Three-Dimensional scanning transmission electron microscopy of biological specimens

Handle URI:
http://hdl.handle.net/10754/561456
Title:
Three-Dimensional scanning transmission electron microscopy of biological specimens
Authors:
De Jonge, Niels; Sougrat, Rachid; Northan, Brian M.; Pennycook, Stephen J.
Abstract:
A three-dimensional (3D) reconstruction of the cytoskeleton and a clathrin-coated pit in mammalian cells has been achieved from a focal-series of images recorded in an aberration-corrected scanning transmission electron microscope (STEM). The specimen was a metallic replica of the biological structure comprising Pt nanoparticles 2-3 nm in diameter, with a high stability under electron beam radiation. The 3D dataset was processed by an automated deconvolution procedure. The lateral resolution was 1.1 nm, set by pixel size. Particles differing by only 10 nm in vertical position were identified as separate objects with greater than 20% dip in contrast between them. We refer to this value as the axial resolution of the deconvolution or reconstruction, the ability to recognize two objects, which were unresolved in the original dataset. The resolution of the reconstruction is comparable to that achieved by tilt-series transmission electron microscopy. However, the focal-series method does not require mechanical tilting and is therefore much faster. 3D STEM images were also recorded of the Golgi ribbon in conventional thin sections containing 3T3 cells with a comparable axial resolution in the deconvolved dataset. © 2010 Microscopy Society of America.
KAUST Department:
Core Labs
Publisher:
Cambridge University Press (CUP)
Journal:
Microscopy and Microanalysis
Issue Date:
18-Jan-2010
DOI:
10.1017/S1431927609991280
PubMed ID:
20082729
PubMed Central ID:
PMC2917646
Type:
Article
ISSN:
14319276
Additional Links:
http://www.ncbi.nlm.nih.gov/pmc/articles/PMC2917646
Appears in Collections:
Articles

Full metadata record

DC FieldValue Language
dc.contributor.authorDe Jonge, Nielsen
dc.contributor.authorSougrat, Rachiden
dc.contributor.authorNorthan, Brian M.en
dc.contributor.authorPennycook, Stephen J.en
dc.date.accessioned2015-08-02T09:11:50Zen
dc.date.available2015-08-02T09:11:50Zen
dc.date.issued2010-01-18en
dc.identifier.issn14319276en
dc.identifier.pmid20082729en
dc.identifier.doi10.1017/S1431927609991280en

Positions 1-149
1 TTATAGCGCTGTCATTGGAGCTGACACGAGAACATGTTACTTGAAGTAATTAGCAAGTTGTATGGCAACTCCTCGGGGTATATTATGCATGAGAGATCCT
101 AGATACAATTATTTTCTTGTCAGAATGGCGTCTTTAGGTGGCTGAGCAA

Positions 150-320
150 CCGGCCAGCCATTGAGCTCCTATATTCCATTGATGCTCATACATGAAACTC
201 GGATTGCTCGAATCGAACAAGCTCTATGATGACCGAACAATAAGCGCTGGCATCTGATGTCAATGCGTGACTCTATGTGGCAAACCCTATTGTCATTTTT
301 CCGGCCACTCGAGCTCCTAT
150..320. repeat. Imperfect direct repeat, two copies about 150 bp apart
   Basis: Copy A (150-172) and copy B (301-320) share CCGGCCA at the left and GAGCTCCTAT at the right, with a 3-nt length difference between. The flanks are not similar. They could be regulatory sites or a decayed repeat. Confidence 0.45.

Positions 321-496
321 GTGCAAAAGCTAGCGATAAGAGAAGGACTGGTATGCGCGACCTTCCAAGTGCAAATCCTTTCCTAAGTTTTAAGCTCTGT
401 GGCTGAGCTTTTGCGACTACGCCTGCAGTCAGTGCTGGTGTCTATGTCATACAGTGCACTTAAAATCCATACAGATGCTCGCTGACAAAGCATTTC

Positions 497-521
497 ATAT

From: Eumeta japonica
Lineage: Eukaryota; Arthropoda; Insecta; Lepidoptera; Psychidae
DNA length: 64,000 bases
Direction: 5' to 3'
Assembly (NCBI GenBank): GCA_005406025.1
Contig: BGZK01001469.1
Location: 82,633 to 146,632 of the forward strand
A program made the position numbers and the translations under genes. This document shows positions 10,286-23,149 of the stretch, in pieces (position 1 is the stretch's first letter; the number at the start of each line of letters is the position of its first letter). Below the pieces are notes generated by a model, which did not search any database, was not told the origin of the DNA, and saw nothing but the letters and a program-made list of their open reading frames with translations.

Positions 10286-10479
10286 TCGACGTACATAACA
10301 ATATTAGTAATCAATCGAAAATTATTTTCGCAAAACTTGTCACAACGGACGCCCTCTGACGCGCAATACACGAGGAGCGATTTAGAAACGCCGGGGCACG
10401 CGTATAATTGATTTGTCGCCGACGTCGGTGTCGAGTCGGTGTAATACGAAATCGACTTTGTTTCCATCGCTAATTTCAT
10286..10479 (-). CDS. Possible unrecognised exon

dc.identifier.urihttp://hdl.handle.net/10754/561456en
dc.description.abstractA three-dimensional (3D) reconstruction of the cytoskeleton and a clathrin-coated pit in mammalian cells has been achieved from a focal-series of images recorded in an aberration-corrected scanning transmission electron microscope (STEM). The specimen was a metallic replica of the biological structure comprising Pt nanoparticles 2-3 nm in diameter, with a high stability under electron beam radiation. The 3D dataset was processed by an automated deconvolution procedure. The lateral resolution was 1.1 nm, set by pixel size. Particles differing by only 10 nm in vertical position were identified as separate objects with greater than 20% dip in contrast between them. We refer to this value as the axial resolution of the deconvolution or reconstruction, the ability to recognize two objects, which were unresolved in the original dataset. The resolution of the reconstruction is comparable to that achieved by tilt-series transmission electron microscopy. However, the focal-series method does not require mechanical tilting and is therefore much faster. 3D STEM images were also recorded of the Golgi ribbon in conventional thin sections containing 3T3 cells with a comparable axial resolution in the deconvolved dataset. © 2010 Microscopy Society of America.en
dc.publisherCambridge University Press (CUP)en
dc.relation.urlhttp://www.ncbi.nlm.nih.gov/pmc/articles/PMC2917646en
dc.subjectAberration-corrected STEMen
dc.subjectBiological electron microscopyen
dc.subjectClathrin-coated piten
dc.subjectCytoskeletonen
dc.subjectDeconvolutionen
dc.subjectNanoparticlesen
dc.subjectThin sectionsen
dc.subjectThree-dimensional electron microscopyen
dc.titleThree-Dimensional scanning transmission electron microscopy of biological specimensen
dc.typeArticleen
dc.contributor.departmentCore Labsen
dc.identifier.journalMicroscopy and Microanalysisen
dc.identifier.pmcidPMC2917646en
dc.contributor.institutionVanderbilt University Medical Center, Department of Molecular Physiology and Biophysics, Light Hall 702, Nashville, TN 37232-0615, United Statesen
dc.contributor.institutionOak Ridge National Laboratory, Materials Science and Technology Division, 1 Bethel Valley Rd., Oak Ridge, TN 37831-6064, United Statesen
dc.contributor.institutionCell Biology and Metabolism Branch, NICHD, National Institute of Health, 18 Library Drive, Bethesda, MD 20892-5430, United Statesen
dc.contributor.institutionMedia Cybernetics Inc., 4340 East-West Hwy, Bethesda, MD 20814-4411, United Statesen
kaust.authorSougrat, Rachiden
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